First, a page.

Ally Financial CMO Explains Pledge to Increase Advertising in Women’s Sports

  • Ally Financial promised to spend as much on ads in women’s sports as it does on men’s sports.
  • Women’s sports viewership is surging, and ads there perform incredibly well.
  • But networks haven’t availed a lot of inventory and still put women’s tourneys in bad timeslots. 

Ally Financial has a history of bucking the trend when it comes to its marketing. During the height of the pandemic in 2020, when most banks slashed their ad budgets, Ally increased spend 8% to $161 million.

Similarly, as big banks like Citi blast their branding across a multitude of social causes, Ally’s CMO Andrea Brimmer has zeroed in on the bank’s pledge to spend as much on women’s sports as it does on men’s sports within five years. Ally made the 50/50 pledge to commemorate the June 23 anniversary of Title IX, the civil rights law prohibiting discrimination based on sex. 

As part of that pledge, Ally launched a national campaign Wednesday called “Watch the Game, Change the Game” to promote viewership in women’s sports.

Brimmer, who was named to Insider’s 2022 Most Innovative CMOs, broke down how Ally is trying to capitalize on the surging interest in women’s sports.

Viewership in the 2021 National Women’s Soccer League championship match soared 216% over 2019 and the 2022 NCAA Women’s Basketball championship was ESPN’s most-watched women’s title game since 2004.

Still, the ad inventory is cheaper than in men’s sports — and produces outsized returns, Brimmer said. 

“You won’t pay as much in the WNBA finals as you will for the NBA finals,” Brimmer said. “But if you can get more people watching women’s sports and those audience sizes grow, then the networks will have more ability to charge more for that inventory.”

There are also fewer advertisers in women’s sports, which works to Ally’s advantage.

“You definitely see your awareness grow at a rate that’s higher in women’s sports than in men’s because there aren’t as many brands, so people remember the brands that are there,” Brimmer said.

Ally plans to encourage other brands to follow its lead nonetheless. “Candidly, I think it would be a good problem to have to fight for prime inventory,” Brimmer said.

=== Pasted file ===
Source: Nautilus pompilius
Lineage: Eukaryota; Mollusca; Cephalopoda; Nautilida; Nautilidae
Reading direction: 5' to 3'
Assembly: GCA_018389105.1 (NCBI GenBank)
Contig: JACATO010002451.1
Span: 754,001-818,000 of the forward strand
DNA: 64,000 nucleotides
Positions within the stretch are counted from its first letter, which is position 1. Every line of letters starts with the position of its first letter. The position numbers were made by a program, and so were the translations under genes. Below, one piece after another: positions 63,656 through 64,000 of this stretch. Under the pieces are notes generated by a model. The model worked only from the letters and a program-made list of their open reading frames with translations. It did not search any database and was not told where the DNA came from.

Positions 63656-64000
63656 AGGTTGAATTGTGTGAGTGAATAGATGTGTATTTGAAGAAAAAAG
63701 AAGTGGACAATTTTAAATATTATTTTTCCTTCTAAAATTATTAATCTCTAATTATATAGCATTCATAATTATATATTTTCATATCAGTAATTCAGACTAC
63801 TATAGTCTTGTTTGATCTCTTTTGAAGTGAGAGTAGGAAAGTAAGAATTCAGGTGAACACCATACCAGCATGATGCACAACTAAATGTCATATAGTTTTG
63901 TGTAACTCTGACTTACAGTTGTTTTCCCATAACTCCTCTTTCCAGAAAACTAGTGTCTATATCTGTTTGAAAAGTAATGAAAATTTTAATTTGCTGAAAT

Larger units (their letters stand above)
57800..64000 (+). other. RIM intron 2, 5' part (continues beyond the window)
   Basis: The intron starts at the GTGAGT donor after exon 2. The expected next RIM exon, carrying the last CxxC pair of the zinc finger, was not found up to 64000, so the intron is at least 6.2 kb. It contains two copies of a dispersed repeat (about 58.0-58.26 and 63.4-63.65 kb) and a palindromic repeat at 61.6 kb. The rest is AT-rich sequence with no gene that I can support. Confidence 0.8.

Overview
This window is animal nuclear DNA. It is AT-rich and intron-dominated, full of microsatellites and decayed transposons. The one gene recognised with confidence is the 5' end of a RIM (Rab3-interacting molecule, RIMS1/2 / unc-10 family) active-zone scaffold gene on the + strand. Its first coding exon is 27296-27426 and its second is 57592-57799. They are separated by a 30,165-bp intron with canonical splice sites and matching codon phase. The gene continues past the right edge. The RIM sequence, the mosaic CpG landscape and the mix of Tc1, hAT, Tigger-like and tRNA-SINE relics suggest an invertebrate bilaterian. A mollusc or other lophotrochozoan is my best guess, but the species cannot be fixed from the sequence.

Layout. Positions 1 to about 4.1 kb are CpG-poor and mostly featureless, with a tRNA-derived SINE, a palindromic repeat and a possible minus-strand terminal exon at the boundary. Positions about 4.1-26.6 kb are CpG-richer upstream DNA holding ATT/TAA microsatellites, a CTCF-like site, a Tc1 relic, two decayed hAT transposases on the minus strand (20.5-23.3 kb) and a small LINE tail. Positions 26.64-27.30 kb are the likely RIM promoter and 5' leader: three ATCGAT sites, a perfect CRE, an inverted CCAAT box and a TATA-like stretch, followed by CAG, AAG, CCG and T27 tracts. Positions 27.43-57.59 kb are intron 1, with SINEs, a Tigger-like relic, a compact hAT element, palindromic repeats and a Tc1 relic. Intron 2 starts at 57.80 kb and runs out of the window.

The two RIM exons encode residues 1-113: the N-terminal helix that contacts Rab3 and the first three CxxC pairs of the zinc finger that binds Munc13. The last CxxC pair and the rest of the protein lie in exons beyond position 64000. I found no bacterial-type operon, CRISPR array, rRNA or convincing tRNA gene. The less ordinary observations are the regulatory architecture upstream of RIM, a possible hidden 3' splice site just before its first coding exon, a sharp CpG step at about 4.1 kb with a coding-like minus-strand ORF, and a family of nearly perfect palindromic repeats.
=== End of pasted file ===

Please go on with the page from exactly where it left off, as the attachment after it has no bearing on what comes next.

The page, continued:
Ally is challenged getting to 50/50 (about 60% of its ad spending currently goes to men’s sports and Ally didn’t say how much it spends on sports overall) because the networks don’t make a lot of women’s sports inventory available, believing advertisers won’t buy it, she said. And the networks aren’t doing women’s sports any great favors by shunting them to bad time slots or on streaming sites.

“The NWSL Women’s Championship game was on at 9 a.m. on a Saturday morning,” Brimmer said. “Put it out at 4 or 5 where you have an opportunity for more people to watch. Move women’s sports out of streaming and put it into prime linear places. If I’m CBS, don’t just put everything on Paramount, put it on CBS. Don’t just put everything on ESPN2, put it on ESPN.”

The 50/50 pledge also support’s Ally’s financial literacy platform and aligns it with supporting women’s career growth. Brimmer noted a 2018 EY survey that found that 94% of C-suite women played sports, with 52% at the college level. “When you support women’s sports, you’re building a pipeline of talent and furthering the future of American business.”

And getting to 50/50 means Ally, which spends heavily male-dominated leagues like NASCAR and PGA Tour Champions, is willing to pull spending from men’s sports.

“That’s what achieving parity is about,” Brimmer said. “It doesn’t mean you have to overinvest in one vertical. It means balancing the portfolio.”

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